As a teenager, Gomez wanted to do one thing and one thing only. Taking the field as a member of the Red Sox 14 years later, he appreciates his fathers discipline and enforcement of education. And because he listened, now he gets to play ball every day.

Pedro Martinez talks about one of the greatest games he's ever pitched

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Pedro Martinez talks about one of the greatest games he's ever pitched

CSN baseball analyst Lou Merloni sits down with Pedro Martinez and Red Sox hitting coach Chili Davis to discuss one of Pedro's greatest games. 

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On September 10, 1999 at the height of the Red Sox/Yankees rivalry, Pedro Martinez struck out 17 Yankees in a complete game victory, with the only hit he allowed being a home run to Chili Davis. The two men recall that memorable night in the Bronx, and discuss the state of pitching in 2017.

MLB players' union agrees to pitchless intentional walks

MLB players' union agrees to pitchless intentional walks

NEW YORK - There won't be any wild pitches on intentional walks this season.

The players' association has agreed to Major League Baseball's proposal to have intentional walks without pitches this year.

"It doesn't seem like that big of a deal. I know they're trying to cut out some of the fat. I'm OK with that," Cleveland manager Terry Francona said.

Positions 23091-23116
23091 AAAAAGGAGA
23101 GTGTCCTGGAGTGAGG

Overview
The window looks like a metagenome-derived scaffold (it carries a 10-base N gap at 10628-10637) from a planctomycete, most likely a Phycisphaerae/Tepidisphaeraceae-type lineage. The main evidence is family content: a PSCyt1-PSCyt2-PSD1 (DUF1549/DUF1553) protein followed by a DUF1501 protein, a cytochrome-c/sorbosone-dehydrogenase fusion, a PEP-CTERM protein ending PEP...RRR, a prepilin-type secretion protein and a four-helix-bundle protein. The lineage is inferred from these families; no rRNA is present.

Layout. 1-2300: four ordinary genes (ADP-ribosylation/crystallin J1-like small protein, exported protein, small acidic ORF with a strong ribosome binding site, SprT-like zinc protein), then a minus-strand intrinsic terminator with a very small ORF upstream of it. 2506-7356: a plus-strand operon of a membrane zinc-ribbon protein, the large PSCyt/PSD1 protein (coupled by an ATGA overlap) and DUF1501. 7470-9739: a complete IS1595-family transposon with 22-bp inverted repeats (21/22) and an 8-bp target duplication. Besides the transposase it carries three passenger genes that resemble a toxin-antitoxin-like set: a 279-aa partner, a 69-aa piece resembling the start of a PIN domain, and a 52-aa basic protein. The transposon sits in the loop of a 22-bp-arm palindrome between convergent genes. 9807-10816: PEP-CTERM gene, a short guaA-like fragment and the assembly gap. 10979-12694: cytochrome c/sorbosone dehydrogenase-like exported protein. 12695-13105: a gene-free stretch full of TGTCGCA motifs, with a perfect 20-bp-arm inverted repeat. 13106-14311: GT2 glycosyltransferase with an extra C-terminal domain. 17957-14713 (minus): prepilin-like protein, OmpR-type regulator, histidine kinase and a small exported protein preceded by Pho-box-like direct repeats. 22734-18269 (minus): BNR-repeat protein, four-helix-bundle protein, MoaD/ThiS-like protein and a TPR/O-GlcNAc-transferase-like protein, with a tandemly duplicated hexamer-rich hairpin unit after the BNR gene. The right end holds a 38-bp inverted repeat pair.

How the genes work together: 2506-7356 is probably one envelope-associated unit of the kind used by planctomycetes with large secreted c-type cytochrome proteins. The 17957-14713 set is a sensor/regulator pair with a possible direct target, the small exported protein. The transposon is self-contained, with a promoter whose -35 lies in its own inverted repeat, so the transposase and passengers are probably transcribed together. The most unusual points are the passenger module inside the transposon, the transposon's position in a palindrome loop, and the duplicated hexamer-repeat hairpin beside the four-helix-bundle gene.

While the union has resisted many of MLB's proposed innovations, such as raising the bottom of the strike zone, installing pitch clocks and limiting trips to the mound, players are willing to accept the intentional walk change.

"As part of a broader discussion with other moving pieces, the answer is yes," union head Tony Clark wrote Wednesday in an email to The Associated Press. "There are details, as part of that discussion, that are still being worked through, however."

The union's decision was first reported by ESPN .

"I'm OK with it. You signal. I don't think that's a big deal," Yankees manager Joe Girardi said. "For the most part, it's not changing the strategy, it's just kind of speeding things up. I'm good with it."

There were 932 intentional walks last year, including 600 in the National League, where batters are walked to bring the pitcher's slot to the plate.

"You don't want to get your pitcher out of a rhythm, and when you do the intentional walk, I think you can take a pitcher out of his rhythm," Girardi said. "I've often wondered why you don't bring in your shortstop and the pitcher stand at short. Let the shortstop walk him. They're used to playing catch more like that than a pitcher is."

Agreement with the union is required for playing rules changes unless MLB gives one year advance notice, in which case it can unilaterally make alterations. Baseball Commissioner Rob Manfred expressed hope Tuesday that ongoing talks would lead to an agreement on other changes but also said clubs would reserve the right to act unilaterally, consistent with the rule-change provision of the sport's labor contract.

Some changes with video review can be made unilaterally, such as shortening the time to make a challenge.

"I know they were thinking about putting in a 30-second (limit) for managers to make a decision," Francona said. "I actually wish they would. I think it would hustle it up and if we can't tell in 30 seconds, maybe we shouldn't be doing it anyway."